Frank James

Frank James joined NPR News in April 2009 to launch the blog, "The Two-Way," with co-blogger Mark Memmott.

"The Two-Way" is the place where NPR.org gives readers breaking news and analysis — and engages users in conversations ("two-ways") about the most compelling stories being reported by NPR News and other news media.

James came to NPR from the Chicago Tribune, where he worked for 20 years. In 2006, James created "The Swamp," the paper's successful politics and policy news blog whose readership climbed to a peak of 3 million page-views a month.

Before that, James covered homeland security, technology and privacy and economics in the Tribune's Washington Bureau. He also reported for the Tribune from South Africa and covered politics and higher education.

James also reported for The Wall Street Journal for nearly 10 years.

James received a bachelor of arts degree in English from Dickinson College and now serves on its board of trustees.

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3:26pm

Mon June 25, 2012
It's All Politics

Supreme Court's Arizona Ruling Could Aid Obama While Vexing Romney

Originally published on Fri June 29, 2012 7:47 am

The political impact of Monday's Supreme Court ruling that three of four provisions of Arizona's immigration enforcement law are unconstitutional — and that a fourth could eventually be found to be — certainly appeared, at first blush, to be a significant political win for President Obama.

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4:12pm

Fri June 22, 2012
It's All Politics

Obama Basks In Latino Politicians' Love After His DREAM Moves

Originally published on Fri June 29, 2012 2:55 pm

President Obama returned a young fan's salute at the conference of the National Association of Latino Elected Officials in Orlando, Fla.
Brendan Smialowski AFP

Coming a week after President Obama announced that he would defer deportation proceedings for many young illegal immigrants, it was safe to predict that he'd get an appreciative response from an audience of Latino leaders. They didn't disappoint.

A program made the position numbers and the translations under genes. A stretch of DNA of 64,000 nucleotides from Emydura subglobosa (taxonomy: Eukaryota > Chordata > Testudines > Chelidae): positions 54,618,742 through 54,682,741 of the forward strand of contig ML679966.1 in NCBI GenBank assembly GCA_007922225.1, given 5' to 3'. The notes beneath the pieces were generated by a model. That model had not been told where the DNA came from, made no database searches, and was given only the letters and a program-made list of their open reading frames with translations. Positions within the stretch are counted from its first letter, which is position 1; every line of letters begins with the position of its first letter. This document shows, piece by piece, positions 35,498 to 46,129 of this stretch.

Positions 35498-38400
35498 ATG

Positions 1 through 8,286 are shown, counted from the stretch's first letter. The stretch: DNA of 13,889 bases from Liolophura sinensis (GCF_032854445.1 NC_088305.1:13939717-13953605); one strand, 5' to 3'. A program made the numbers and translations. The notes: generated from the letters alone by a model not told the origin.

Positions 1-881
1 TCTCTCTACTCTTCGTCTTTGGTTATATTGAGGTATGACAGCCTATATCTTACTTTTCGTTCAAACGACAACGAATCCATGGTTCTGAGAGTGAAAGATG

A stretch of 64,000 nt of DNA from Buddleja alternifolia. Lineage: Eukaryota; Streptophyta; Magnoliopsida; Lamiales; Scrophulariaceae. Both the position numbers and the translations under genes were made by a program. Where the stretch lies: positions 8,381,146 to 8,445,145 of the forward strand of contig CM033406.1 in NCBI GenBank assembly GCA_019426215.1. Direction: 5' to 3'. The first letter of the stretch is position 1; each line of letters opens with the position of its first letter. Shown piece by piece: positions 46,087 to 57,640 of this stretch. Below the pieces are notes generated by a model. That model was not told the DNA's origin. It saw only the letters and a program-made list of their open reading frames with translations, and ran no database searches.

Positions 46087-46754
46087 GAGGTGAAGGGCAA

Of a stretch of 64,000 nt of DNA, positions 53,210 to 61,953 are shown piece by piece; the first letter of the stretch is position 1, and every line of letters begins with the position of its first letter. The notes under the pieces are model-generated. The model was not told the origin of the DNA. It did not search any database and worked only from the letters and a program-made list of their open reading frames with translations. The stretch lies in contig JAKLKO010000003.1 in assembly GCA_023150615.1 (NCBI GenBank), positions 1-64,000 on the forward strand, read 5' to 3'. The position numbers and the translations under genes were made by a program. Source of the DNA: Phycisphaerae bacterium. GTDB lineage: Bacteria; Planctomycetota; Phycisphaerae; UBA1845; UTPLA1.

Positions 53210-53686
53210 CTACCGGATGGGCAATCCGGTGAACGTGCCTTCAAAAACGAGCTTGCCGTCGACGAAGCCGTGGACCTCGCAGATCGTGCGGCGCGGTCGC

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3:02pm

Thu June 21, 2012
It's All Politics

Rubio On Compromise, Immigration And His 'Union Activist' Past

Originally published on Thu June 21, 2012 4:19 pm

Sen. Marco Rubio, R-Fla., delivers a speech during the annual Conservative Political Action Conference in February in Washington.
Win McNamee Getty Images

To hear Florida Sen. Marco Rubio tell it, it's happenstance that his newly published memoir, An American Son, became available just as the speculation about Republican vice presidential possibilities is heating up.

Rubio, a rising Cuban-American star in his party, told NPR's Robert Siegel, co-host of All Things Considered, in a Thursday interview:

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6:35pm

Tue June 19, 2012
It's All Politics

Senate's Top Republican Seeks A Cue From Romney On Immigration

Originally published on Wed June 20, 2012 6:42 am

Senate Minority Leader Sen. Mitch McConnell, R-Ky., speaks to the media on Capitol Hill on Tuesday.
Manuel Balce Ceneta AP

President Obama has certainly put Republicans in a tricky spot with his action to essentially activate parts of the DREAM Act that would defer deportations for certain young illegal immigrants.

Come out against the president's stance, popular with many Latino voters but not exclusively so, and Republicans run the risk of further alienating many of those voters.

But come out in support of the president's act, and many conservatives in the Republican base could get angry.

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3:04pm

Fri June 15, 2012
It's All Politics

With DREAM Order, Obama Did What Presidents Do: Act Without Congress

Originally published on Mon June 18, 2012 12:12 pm

President Obama on Friday announced he was using his executive power to give some young illegal immigrants the right to stay longer in the United States.
Susan Walsh AP

President Obama's announcement Friday that he is using his executive authority to defer deportation proceedings for young immigrants who entered the U.S. illegally but meet certain requirements was just the latest example of the president's use of his power to act without Congress on policy issues.

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